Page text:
If we drop the focus on 5G, we might be able to rescue a bit of the argument I’m objecting to. In many places, cell networks are congested. There’s a case for “densifying” networks—i.e., adding capacity in areas that already have coverage but are short on bandwidth. Densification is possible with 4G or 5G technology. Short-range small cells might be helpful for networks looking to densify. Maybe DeWi projects can roll out that hardware in a uniquely cost-effective way.

Connectivity Where It Matters

Steve Sellers of had a good Twitter thread running through his takes on the Helium Mobile announcement. Arman Dezfuli-Arjomandi, host of the excellent The Hotspot podcast, responded with this tweet:

I like Arman’s point about rural areas—Helium Mobile may have the most potential in the places with the worst cell service.1 I’m concerned that Helium’s upcoming quality of service (QoS) requirements for cellular nodes could prevent deployments in some areas where they’d be most helpful.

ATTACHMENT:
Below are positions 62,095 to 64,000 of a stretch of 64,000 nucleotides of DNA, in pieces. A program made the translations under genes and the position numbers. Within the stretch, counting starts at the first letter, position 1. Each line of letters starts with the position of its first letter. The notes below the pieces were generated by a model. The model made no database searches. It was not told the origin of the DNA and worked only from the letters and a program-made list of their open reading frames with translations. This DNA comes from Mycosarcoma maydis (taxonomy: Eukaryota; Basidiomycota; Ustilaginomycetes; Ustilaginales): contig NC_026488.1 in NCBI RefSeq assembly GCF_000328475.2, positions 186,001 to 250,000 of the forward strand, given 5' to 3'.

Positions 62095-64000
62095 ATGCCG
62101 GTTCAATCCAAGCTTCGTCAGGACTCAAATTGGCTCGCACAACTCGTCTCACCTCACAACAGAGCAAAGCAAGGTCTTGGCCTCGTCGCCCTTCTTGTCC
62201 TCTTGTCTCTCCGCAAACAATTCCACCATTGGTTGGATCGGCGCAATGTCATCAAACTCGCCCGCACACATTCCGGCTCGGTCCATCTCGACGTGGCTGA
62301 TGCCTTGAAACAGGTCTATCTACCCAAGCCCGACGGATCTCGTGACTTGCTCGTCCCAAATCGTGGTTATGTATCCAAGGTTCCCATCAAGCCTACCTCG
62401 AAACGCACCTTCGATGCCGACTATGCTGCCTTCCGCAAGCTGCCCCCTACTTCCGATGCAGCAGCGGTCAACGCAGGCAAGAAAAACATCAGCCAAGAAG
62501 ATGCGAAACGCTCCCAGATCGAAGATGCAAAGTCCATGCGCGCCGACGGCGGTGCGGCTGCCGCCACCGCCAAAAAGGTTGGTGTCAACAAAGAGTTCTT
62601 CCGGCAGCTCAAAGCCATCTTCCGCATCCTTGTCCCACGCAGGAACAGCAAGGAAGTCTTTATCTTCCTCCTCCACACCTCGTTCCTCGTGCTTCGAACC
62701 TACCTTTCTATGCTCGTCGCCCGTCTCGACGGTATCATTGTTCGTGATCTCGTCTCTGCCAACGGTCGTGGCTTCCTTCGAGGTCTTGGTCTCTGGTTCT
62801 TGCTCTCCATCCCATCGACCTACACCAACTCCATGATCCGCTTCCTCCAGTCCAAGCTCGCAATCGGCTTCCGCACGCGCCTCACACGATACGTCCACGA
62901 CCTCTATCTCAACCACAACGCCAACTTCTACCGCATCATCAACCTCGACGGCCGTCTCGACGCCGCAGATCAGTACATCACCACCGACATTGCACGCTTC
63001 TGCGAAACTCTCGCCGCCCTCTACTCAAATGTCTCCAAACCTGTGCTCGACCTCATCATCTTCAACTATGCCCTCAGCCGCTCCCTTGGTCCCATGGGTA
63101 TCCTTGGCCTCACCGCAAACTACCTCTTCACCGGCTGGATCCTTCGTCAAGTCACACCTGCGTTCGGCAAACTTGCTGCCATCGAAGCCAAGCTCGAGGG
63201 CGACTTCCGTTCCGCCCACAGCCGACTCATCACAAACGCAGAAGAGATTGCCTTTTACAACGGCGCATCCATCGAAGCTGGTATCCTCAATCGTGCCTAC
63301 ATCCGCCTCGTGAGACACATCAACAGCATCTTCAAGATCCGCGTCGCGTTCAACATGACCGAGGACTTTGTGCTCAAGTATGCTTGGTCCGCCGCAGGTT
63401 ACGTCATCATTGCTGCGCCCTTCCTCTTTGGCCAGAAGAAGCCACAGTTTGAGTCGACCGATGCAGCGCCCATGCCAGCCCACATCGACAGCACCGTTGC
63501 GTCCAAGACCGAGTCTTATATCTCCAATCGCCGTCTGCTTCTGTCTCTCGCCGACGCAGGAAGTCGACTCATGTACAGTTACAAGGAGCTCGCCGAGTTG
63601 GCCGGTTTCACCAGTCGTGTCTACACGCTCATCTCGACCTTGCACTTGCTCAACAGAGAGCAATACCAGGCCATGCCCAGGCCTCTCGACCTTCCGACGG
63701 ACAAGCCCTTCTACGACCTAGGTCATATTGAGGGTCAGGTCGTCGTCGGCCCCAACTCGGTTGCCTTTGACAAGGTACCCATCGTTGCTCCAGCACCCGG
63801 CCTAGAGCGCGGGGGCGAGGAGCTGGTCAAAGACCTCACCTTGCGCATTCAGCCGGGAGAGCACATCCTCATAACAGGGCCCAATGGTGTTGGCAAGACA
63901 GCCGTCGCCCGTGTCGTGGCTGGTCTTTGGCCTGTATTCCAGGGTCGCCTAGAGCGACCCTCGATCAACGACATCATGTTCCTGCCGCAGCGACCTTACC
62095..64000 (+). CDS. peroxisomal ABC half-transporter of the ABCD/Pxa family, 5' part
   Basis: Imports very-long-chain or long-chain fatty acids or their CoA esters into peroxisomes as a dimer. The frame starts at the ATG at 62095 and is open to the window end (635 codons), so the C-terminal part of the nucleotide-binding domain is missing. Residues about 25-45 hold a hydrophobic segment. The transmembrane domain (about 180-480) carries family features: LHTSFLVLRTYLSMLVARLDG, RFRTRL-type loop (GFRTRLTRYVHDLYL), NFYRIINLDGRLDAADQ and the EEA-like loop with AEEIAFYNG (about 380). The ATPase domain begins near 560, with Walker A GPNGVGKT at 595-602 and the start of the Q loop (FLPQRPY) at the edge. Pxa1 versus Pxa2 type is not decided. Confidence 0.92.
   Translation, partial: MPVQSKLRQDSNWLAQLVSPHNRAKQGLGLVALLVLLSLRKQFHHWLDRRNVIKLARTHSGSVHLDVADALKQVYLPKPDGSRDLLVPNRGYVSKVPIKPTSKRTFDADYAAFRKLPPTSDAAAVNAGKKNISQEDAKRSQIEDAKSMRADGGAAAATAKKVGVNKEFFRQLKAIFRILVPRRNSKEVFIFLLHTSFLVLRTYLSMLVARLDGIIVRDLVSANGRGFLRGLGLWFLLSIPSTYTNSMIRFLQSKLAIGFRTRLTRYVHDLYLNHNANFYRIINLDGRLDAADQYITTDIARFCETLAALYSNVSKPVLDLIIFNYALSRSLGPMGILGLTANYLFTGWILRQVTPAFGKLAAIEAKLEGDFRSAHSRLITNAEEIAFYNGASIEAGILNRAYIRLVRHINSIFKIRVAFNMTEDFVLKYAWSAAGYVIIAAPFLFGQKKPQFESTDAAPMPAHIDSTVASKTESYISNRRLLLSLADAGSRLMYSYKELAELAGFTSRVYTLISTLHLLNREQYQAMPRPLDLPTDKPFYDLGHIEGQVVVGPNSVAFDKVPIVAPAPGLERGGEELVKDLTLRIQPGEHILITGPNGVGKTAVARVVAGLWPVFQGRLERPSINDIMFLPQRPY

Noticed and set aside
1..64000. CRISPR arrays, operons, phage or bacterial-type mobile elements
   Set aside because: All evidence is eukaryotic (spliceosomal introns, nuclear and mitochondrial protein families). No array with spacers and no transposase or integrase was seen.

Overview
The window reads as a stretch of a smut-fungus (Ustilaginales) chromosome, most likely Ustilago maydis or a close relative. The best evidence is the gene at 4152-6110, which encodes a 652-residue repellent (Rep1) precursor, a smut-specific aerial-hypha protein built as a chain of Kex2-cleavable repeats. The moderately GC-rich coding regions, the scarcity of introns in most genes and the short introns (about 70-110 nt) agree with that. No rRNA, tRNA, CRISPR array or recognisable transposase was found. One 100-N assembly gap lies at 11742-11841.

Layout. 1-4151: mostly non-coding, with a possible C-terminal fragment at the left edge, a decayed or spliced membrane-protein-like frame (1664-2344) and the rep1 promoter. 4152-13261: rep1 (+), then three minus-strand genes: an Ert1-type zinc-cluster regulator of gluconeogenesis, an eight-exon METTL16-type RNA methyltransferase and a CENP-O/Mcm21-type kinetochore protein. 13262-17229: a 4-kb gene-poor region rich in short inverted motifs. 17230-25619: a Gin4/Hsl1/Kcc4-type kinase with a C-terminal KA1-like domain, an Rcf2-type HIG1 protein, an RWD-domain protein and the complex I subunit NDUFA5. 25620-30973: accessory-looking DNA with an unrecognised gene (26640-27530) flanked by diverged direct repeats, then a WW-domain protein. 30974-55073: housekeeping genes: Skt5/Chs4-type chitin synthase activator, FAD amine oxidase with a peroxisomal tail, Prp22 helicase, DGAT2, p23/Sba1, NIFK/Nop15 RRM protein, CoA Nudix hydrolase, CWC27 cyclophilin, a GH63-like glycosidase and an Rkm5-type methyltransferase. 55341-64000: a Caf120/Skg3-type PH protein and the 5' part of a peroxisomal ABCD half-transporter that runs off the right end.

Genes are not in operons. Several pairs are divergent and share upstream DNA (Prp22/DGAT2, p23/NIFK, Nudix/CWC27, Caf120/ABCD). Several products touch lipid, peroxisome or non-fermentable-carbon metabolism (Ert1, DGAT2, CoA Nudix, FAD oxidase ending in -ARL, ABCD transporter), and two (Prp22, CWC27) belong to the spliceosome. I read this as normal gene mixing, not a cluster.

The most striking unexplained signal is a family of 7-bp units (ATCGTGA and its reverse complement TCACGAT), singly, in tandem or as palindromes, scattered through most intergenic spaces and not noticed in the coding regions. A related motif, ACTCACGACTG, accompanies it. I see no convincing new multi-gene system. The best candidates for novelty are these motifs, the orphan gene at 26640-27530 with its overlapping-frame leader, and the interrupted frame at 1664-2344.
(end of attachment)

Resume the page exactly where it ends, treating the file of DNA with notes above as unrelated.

Under the current plans, there are three QoS criteria cellular gateways will need to meet:2

  • 100Mbps or higher download speed
  • 10Mbps or higher upload speed
  • 50ms or lower latency

About 40% of Helium’s cellular nodes fail to meet these performance standards. Most people falling short will be able to pass the tests after making a few changes, like upgrading their internet service or swapping out lousy networking hardware. But that won’t be the case everywhere. In some places, no sufficiently powerful internet is available. Even with a plan that allegedly offers a 100Mbps download speed and a 10Mbps upload speed, QoS tests will tend to fail since internet service providers’ actual speeds generally fall short of their advertised speeds.

Fortunately, it’s easy to figure out what regions have lousy connectivity. The FCC regularly collects data about where service is available from cellular network operators and internet service providers through Form 477. That data is public.3

There are many ways Helium could leverage this data to adjust quality of service requirements in poorly connected areas. I’ll sketch out two simple options, though there are cases to be made for more complicated approaches.